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State scouts for contractor to build Sh207 billion dam

By Mumbi Kinyua | January 14th 2017
A section of River Tana. [Photo: Maarufu Mohamed/Standard]

The Government is looking for a contractor to set up a $2 billion (Sh207 billion) dam and associated infrastructure to serve three semi-arid counties.

In an advert in yesterday’s dailies, the National Irrigation Board (NIB) wants a contractor to set up a dam in the next five years at the convergence of River Mutonga and Tana.

The dam dubbed ‘The Grand High Falls’ is expected to support the Government’s plan of water harvesting and storage projects to increase food security in Kitui, Garissa and Tana River counties.

“The dam is supposed to harness the waters of both rivers to spur socio-economic development activities in the semi-arid areas. The project is proposed to consist of a dam, irrigation infrastructure, hydropower generation and domestic water supply,” said NIB.

The selected contractor will undertake the project using grants and credit within the terms of the National Treasury to fund the project. This is an indicator that NIB may not be in a position to fund the project especially after the National Treasury, in its supplementary budget proposal, expressed the intention to cut the board’s budget from Sh19.04 billion to Sh12.2 billion.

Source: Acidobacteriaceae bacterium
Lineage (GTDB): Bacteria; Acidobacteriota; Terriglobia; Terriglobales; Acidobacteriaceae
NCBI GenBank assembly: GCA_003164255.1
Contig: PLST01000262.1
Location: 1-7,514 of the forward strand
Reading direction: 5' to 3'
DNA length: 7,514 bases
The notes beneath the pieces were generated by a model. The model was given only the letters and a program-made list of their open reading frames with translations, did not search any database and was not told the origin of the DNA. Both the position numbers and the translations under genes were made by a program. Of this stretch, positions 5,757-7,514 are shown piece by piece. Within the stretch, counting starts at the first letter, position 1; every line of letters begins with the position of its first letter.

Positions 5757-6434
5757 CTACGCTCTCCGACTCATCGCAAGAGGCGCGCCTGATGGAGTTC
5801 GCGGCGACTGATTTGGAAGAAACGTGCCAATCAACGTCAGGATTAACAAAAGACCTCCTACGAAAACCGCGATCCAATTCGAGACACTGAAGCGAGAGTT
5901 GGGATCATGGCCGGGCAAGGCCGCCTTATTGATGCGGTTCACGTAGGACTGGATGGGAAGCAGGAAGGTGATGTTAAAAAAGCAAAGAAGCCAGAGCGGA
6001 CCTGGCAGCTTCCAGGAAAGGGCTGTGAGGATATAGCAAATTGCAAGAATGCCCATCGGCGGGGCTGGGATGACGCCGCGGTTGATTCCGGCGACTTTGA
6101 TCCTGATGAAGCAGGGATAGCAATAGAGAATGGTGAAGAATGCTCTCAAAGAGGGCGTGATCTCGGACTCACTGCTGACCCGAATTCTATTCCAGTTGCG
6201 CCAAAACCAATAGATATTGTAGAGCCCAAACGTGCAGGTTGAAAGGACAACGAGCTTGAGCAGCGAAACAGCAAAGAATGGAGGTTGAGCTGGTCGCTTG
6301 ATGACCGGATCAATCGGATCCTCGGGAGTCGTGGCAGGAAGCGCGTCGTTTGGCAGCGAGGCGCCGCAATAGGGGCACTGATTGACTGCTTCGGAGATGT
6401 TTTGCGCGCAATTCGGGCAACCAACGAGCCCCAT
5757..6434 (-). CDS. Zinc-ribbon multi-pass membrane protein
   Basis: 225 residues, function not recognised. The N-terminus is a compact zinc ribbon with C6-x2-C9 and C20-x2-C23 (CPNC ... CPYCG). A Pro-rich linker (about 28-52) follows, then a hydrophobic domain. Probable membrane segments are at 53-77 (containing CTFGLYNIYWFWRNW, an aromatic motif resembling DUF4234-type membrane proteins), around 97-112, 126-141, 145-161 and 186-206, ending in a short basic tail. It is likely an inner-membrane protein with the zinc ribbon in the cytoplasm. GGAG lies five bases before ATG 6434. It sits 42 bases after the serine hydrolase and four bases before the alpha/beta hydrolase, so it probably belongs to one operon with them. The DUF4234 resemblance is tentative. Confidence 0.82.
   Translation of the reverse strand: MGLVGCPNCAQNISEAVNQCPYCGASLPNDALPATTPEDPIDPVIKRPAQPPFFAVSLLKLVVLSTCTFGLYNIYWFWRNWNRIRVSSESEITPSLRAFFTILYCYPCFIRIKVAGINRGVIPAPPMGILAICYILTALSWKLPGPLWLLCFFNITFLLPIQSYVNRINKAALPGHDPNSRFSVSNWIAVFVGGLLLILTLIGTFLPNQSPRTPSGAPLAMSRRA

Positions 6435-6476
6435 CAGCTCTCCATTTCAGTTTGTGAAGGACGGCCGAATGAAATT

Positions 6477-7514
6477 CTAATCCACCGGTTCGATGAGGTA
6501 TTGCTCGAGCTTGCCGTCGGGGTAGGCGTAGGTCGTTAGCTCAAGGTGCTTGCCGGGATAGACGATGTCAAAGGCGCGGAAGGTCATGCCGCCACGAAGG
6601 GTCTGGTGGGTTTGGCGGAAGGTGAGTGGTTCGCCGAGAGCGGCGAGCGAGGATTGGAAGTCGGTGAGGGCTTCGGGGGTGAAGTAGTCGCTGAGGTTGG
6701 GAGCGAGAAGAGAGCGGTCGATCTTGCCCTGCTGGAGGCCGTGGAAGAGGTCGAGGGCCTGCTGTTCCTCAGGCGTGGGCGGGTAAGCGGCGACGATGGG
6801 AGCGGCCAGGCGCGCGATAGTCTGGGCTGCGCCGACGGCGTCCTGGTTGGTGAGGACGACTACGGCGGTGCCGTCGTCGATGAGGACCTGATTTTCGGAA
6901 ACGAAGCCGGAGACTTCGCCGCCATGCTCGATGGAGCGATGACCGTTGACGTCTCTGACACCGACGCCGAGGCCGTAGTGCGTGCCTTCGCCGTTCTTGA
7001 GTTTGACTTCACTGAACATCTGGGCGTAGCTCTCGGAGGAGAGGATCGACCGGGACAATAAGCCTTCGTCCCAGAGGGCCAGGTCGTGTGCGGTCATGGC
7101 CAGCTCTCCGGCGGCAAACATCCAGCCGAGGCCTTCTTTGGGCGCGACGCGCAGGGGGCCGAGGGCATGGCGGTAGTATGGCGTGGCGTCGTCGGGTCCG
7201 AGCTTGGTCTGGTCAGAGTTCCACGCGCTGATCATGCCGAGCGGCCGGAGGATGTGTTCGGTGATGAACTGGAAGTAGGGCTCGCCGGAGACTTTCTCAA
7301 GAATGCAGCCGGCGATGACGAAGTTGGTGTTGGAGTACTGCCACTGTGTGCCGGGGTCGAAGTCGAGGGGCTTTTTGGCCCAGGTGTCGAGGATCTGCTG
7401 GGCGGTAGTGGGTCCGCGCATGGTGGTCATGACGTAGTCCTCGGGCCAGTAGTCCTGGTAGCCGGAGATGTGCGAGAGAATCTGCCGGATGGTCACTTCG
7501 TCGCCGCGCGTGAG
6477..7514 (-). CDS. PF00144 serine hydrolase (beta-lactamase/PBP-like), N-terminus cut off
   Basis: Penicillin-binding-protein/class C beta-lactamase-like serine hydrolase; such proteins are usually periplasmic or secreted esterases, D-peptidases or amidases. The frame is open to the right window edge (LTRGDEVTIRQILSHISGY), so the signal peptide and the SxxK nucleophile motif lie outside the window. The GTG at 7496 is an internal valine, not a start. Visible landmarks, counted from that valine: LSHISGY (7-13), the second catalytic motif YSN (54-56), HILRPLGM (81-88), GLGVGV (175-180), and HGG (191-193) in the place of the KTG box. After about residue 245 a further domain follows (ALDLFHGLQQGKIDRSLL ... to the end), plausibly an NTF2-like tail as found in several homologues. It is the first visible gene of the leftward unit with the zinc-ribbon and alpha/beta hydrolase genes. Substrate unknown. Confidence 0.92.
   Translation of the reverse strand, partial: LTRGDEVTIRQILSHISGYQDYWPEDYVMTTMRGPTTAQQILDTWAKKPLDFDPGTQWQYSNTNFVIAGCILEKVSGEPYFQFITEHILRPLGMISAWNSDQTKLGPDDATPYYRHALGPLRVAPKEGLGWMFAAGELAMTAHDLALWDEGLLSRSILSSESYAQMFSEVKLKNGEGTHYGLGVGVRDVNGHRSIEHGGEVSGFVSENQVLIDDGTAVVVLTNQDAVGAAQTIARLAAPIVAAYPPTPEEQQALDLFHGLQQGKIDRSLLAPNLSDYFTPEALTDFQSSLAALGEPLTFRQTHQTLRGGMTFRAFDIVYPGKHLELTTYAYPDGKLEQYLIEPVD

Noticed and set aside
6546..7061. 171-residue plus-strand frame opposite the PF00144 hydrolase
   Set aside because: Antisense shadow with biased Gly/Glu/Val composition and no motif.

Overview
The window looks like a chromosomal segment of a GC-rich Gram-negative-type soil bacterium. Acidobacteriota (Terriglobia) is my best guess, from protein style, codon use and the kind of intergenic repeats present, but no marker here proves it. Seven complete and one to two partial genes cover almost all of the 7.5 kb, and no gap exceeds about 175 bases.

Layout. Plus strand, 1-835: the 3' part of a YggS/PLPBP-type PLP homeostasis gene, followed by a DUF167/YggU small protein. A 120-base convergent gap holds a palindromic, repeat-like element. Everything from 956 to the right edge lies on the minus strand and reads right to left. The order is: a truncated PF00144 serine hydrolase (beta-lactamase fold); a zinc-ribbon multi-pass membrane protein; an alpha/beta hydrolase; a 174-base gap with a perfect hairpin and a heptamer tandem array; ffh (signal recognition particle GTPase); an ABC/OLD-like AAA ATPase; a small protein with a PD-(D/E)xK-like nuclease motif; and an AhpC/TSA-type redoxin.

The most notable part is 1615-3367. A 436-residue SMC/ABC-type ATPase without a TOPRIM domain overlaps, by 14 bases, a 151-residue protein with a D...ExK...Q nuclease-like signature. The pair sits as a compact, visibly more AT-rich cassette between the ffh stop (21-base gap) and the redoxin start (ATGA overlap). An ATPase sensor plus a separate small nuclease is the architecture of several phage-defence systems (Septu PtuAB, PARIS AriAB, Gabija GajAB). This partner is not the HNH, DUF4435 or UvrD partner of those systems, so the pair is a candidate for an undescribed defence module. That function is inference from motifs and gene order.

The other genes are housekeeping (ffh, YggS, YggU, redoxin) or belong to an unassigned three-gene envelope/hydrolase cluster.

The irrigation design will have an infrastructure of 200,000 acres which could be doubled after completion. The contractor will also conduct geological investigation and design of the infrastructure. In addition, the winning contractor will be tasked with conducting detailed hydrological study on the two rivers as well as give detailed report for the greater Bura Irrigation Development project.

This will be accompanied by environmental impact assessment studies for the project to ensure its implantation does not harm the locals. The NIB has seen cuts on its budget slow some of its projects as well as government’s ambition to put one million acres of land under irrigation.

The latest proposed cuts will see 450 acre-Lower Nyanza Irrigation project not done in the current financial year. In addition, work on the Mwea irrigation project will be scaled down if Parliament approves the cuts. Some 1,500 acres will be sacrificed. In the current financial year, the new estimates show that just 1,000 acres will be done.


Currently, NIB has seven projects that it is managing and four research stations in various regions. Among the seven projects managed is the Galana-Kulalu launched in 2014 whose proposed budget was Sh3 billion. Despite a Sh6.8 billion slash in the Galana-Kulalu’s budget, the project has already received major funding from the Israeli government.

In 2016, plans to construct the Sh16 billion Mwea Irrigation Development Project kicked off. The project was also scaled down by 1,500 acres which will see expenditure drop to Sh933 million.

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